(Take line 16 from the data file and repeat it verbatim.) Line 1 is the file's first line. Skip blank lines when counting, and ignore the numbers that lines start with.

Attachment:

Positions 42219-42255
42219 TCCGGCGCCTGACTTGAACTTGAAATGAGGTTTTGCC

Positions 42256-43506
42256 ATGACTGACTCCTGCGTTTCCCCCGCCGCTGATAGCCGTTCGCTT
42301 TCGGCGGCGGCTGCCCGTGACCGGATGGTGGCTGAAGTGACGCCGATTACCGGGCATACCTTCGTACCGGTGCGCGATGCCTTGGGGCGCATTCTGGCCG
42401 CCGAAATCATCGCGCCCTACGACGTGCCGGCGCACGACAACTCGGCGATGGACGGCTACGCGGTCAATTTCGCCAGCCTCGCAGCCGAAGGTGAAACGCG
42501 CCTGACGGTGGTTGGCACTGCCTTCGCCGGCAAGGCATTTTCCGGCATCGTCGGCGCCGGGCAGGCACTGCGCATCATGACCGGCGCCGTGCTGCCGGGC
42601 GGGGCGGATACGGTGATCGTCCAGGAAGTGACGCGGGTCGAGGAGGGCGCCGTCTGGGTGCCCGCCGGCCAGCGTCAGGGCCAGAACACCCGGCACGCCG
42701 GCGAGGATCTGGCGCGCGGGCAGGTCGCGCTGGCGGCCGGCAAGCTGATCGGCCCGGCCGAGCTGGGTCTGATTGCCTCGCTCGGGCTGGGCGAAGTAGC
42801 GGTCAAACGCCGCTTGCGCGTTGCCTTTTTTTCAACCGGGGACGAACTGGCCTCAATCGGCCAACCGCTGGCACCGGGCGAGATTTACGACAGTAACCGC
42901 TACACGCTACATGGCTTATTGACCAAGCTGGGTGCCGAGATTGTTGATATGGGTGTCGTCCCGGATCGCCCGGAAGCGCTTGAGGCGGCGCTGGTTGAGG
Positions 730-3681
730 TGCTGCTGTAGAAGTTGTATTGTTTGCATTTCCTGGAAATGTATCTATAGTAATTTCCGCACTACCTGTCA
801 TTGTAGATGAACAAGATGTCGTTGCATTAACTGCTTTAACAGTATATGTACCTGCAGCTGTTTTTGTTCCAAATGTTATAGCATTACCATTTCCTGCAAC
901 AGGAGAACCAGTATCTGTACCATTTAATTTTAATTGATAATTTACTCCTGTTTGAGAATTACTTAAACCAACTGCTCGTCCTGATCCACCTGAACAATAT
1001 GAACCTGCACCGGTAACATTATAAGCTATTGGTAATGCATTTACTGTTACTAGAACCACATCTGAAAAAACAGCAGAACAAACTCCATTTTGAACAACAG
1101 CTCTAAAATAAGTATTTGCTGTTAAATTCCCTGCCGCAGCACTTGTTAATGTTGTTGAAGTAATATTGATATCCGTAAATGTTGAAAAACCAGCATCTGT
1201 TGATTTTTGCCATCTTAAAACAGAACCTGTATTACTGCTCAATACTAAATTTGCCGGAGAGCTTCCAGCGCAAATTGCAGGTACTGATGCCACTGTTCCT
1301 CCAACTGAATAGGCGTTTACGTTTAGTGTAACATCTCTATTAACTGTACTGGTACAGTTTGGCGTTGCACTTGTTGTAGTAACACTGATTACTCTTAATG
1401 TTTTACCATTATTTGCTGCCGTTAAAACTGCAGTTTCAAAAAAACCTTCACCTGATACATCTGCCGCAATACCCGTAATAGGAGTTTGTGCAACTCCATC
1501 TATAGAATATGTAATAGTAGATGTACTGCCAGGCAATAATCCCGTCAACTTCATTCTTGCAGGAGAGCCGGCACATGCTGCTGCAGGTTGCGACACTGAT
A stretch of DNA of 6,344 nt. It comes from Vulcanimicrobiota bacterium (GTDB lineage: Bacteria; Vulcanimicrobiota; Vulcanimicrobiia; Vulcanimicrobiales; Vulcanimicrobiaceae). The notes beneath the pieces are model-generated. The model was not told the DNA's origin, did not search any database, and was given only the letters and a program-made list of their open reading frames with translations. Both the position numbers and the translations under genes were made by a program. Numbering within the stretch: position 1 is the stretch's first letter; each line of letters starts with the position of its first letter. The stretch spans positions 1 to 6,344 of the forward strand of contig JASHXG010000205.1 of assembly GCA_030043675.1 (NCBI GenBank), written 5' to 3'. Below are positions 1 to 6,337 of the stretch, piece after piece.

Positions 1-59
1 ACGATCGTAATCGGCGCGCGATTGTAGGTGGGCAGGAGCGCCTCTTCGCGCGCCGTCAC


1001 GAACCTGCACCGGTAACATTATAAGCTATTGGTAATGCATTTACTGTTACTAGAACCACATCTGAAAAAACAGCAGAACAAACTCCATTTTGAACAACAG